欲しい、欲しがる、たい、たがる Forms

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  1. Hitomaru

    Hitomaru Translator, empty...

    欲しい、欲しがる、たい、たがる Forms

    In Japanese, there are ways to express desire for X, where X is an object - noun or, desire to perform a Y, where Y is an action - verb.

    In such cases of the former, we use 欲しい to express our personal desire for an object - a noun. That is, it is something you have inside of you, in your head, telling you, you want X.

    Formula: 私は(object here)が欲しいです。

    Example:

    1. 子供の時、おもちゃが欲しかったです。
    2. お金は余り欲しくありません。

    Notice that 欲しい conjugates as an い-adj. Moreover, it is a private predicate, in the sense that one uses it to express desire for oneself.

    Additionally, we can also use: と言っています in conjuction with 欲しい, to report what another person said to be his/her desire for something.

    Example: スバル君はコンピュータが欲しいと言ってます。

    On the other hand, when we want to express our desire to perform an action such as Y, the latter, we normally use たい for this purpose with VERBS. In its usage, たい is used for aspirations to perform actions, rather than desire for objects - this is for 欲しい.

    Formula to make たい verb forms: Long form of verb (without ます)+たい

    Example:

    1. 見る->見たい
    2. 入る->入りたい
    3. 練習する->練習したい

    Like 欲しい conjugates as an い-adj, たい likewise conjugates as an い-adj.

    Example: 学校へ行きたくありません。

    Similarly, we can also use: と言っています in conjuction with the たい form to report someone's desire to perform Y.

    Example: ザカリーさんは日本語を勉強したいと言っていました。

    Different Points of View and the たい and 欲しい Forms

    Confirmable Cases: 欲しい、たい

    For the first person point of view where one is CERTAIN about one's feelings, we use:

    For Nouns: (Nouns)+が欲しいです。

    For Verbs: (Object acted on)+が+Long form of verb (without ます)+たいです。

    This is the result of the fact that one can be sure about one's feelings in the fact that one experiences it directly.

    Now, if one is in dialogue with another person in the second person point of view, we can also ascertain between the other person our desires, wants and wishes. Following this, we can also use たい and 欲しい directly, just as with the first person perspective.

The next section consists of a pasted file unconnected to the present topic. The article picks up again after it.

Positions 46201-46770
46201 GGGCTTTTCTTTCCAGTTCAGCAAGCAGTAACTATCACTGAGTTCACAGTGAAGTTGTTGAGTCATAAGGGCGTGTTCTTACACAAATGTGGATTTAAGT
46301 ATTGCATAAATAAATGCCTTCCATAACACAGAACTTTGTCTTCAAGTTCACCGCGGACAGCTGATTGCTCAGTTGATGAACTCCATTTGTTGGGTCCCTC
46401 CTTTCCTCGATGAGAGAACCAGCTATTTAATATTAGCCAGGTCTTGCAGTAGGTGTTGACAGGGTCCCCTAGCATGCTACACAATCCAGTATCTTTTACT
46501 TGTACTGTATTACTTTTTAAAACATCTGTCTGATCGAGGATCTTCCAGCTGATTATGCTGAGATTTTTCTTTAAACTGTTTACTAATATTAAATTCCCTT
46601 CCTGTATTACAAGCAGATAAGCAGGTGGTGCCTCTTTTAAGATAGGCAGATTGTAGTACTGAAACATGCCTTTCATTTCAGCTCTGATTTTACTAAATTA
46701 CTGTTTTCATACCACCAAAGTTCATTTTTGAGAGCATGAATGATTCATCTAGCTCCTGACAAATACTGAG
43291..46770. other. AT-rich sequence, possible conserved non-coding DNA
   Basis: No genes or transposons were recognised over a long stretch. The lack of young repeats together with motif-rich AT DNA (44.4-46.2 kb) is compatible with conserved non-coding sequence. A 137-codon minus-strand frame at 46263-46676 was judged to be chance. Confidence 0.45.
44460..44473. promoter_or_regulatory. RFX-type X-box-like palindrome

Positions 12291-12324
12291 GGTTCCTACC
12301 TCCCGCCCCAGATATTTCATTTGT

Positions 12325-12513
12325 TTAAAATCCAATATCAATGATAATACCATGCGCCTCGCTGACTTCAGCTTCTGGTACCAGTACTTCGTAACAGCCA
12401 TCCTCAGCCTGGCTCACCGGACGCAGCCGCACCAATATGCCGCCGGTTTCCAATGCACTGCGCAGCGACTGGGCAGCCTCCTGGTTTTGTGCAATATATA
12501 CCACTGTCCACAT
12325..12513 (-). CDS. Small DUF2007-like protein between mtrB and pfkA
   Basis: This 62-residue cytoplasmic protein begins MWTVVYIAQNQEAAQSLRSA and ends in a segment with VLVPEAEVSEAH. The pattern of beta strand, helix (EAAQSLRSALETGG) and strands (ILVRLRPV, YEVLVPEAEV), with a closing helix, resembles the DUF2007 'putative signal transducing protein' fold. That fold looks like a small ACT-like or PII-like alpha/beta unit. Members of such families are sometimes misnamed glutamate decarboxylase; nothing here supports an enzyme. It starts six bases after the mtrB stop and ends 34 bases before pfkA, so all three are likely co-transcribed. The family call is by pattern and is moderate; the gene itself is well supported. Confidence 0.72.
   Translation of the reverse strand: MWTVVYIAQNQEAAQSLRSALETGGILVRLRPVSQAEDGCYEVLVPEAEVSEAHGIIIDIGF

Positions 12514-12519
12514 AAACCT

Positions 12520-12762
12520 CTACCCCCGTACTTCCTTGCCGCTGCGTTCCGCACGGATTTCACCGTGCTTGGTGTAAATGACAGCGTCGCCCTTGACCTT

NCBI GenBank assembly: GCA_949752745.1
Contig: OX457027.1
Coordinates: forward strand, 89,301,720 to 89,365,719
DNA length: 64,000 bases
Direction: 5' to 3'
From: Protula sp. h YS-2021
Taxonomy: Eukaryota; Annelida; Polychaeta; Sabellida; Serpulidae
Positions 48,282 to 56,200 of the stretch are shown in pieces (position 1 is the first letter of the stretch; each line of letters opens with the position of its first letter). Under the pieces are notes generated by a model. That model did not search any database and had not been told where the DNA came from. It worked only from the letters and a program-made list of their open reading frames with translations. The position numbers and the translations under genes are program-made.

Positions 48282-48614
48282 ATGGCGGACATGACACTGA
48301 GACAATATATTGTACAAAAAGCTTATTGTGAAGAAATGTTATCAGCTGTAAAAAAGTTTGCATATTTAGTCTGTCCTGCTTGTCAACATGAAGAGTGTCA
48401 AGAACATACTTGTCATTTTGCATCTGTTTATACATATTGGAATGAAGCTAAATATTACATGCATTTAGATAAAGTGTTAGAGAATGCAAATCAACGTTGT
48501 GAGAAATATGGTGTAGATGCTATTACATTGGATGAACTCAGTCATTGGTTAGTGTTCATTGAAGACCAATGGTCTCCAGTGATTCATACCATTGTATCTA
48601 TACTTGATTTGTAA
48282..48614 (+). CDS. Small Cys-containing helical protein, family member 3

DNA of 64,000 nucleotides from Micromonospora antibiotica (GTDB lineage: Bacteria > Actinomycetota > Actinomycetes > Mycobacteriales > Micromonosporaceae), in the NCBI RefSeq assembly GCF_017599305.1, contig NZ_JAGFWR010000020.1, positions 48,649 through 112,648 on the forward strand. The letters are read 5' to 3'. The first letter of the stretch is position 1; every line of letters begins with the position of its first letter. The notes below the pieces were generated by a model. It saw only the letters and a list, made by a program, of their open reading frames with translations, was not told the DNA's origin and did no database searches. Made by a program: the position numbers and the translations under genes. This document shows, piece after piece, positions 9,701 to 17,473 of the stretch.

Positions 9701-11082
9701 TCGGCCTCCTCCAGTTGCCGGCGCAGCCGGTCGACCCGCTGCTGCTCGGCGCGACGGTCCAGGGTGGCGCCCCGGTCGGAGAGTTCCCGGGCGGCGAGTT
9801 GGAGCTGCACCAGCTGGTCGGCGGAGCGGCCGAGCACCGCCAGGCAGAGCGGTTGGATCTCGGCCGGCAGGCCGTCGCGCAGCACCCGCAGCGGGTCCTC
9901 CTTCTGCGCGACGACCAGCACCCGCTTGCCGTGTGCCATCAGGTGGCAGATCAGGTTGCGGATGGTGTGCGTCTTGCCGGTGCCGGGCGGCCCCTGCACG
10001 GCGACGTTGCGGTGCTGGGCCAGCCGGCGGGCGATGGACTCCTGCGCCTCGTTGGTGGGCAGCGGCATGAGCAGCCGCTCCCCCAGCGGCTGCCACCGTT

Example for 欲しい:

    ピータ: アイスクリームが欲しいですか?
    サーム:うん、アイスクリームが欲しいです。

    Example for たい:

    ピータ: アイスクリームが食べたいですか?
    サーム: うん、アイスクリームが食べたいです。

    Notice that in this dialogue, these people can directly interact in dialogue to confirm what they want between each other. Hence たい and 欲しい are used as like with the first person point of view.

    Additionally, notice that the たい example seems to emphasize the liking of the action aside from the object.

    Uncertain Case: 欲しがる、たがる

    In the 3rd person point of view (like talking about a person between a friend and yourself), it becomes apparent we cannot be sure about the liking and desires of this person - not present in the conversation. In this case, たい and 欲しい both have to be adapated to suit this purpose and hence:

    欲しがる - For Nouns

    たがる - For Verbs

    Example: Peter and Sam are talking about Takeshi without him knowing:

    欲しがる:

    ピータ: たけしさんはアイスクリームを欲しがっていますか?
    サーム:はい、彼はアイスクリームを欲しがっています。

    たがる:

    ピータ: たけしさんはアイスクリームを食べたがっていますか?
    サーム:はい、彼はアイスクリームを食べたがっています。

    Notice above, がる is actually an auxilliary verb and as such, conjugates as a regular verb. We attach this to 欲しい and たい but drop the い in the end. Practically, we use these forms to talk about something from the external in third person.

    Additional Information:

    The ている conjugated forms of たがる and 欲しがる, when used actually implies more than that of being in the present tense -more specific tone. When we use ている, with 欲しがる、たがる we imply something more specific along with it.

    Notice:

    1A. 子供はアイスクリームを欲しがる。
    2A. 子供はアイスクリームを食べたがる。

    Now, if we make this in ている, notice the change in nuance:

    1B. 子供はアイスクリームを欲しがっている。
    2B. 子供はアイスクリームを食べたがっている。

    With the former, it implies a more general tone to it that "children love to eat ice cream/like ice cream" - an empirical fact/statement. On the other hand, the latter is actually more specific to a case.

    The main point in all this is that, 欲しい is for objects (noun) while たい is for actions (verbs). These forms change with the addition of the auxilliary verb がる when we aren't sure about the case.

    Lastly, the ている form of the verb of がる implies a specific fact where as leaving it in plain form just gives a general statement.

    Source:

    Banno, E., Ohno, Y., Sakane, Y., Shinagawa, C., & Tokashiki, K. (1999). Genki I: Integrated approach to elementary Japanese. Japan: Japan Times.

    Banno, E., Ohno, Y., Sakane, Y., Shinagawa, C., & Tokashiki, K. (1999). Genki II: Integrated approach to elementary Japanese. Japan: Japan Times.

    Ventura, Francesca [personal interview] - My Japanese teacher :)
  2. Hitomaru

    Hitomaru Translator, empty...

    Futa, its time to take notes again! haha

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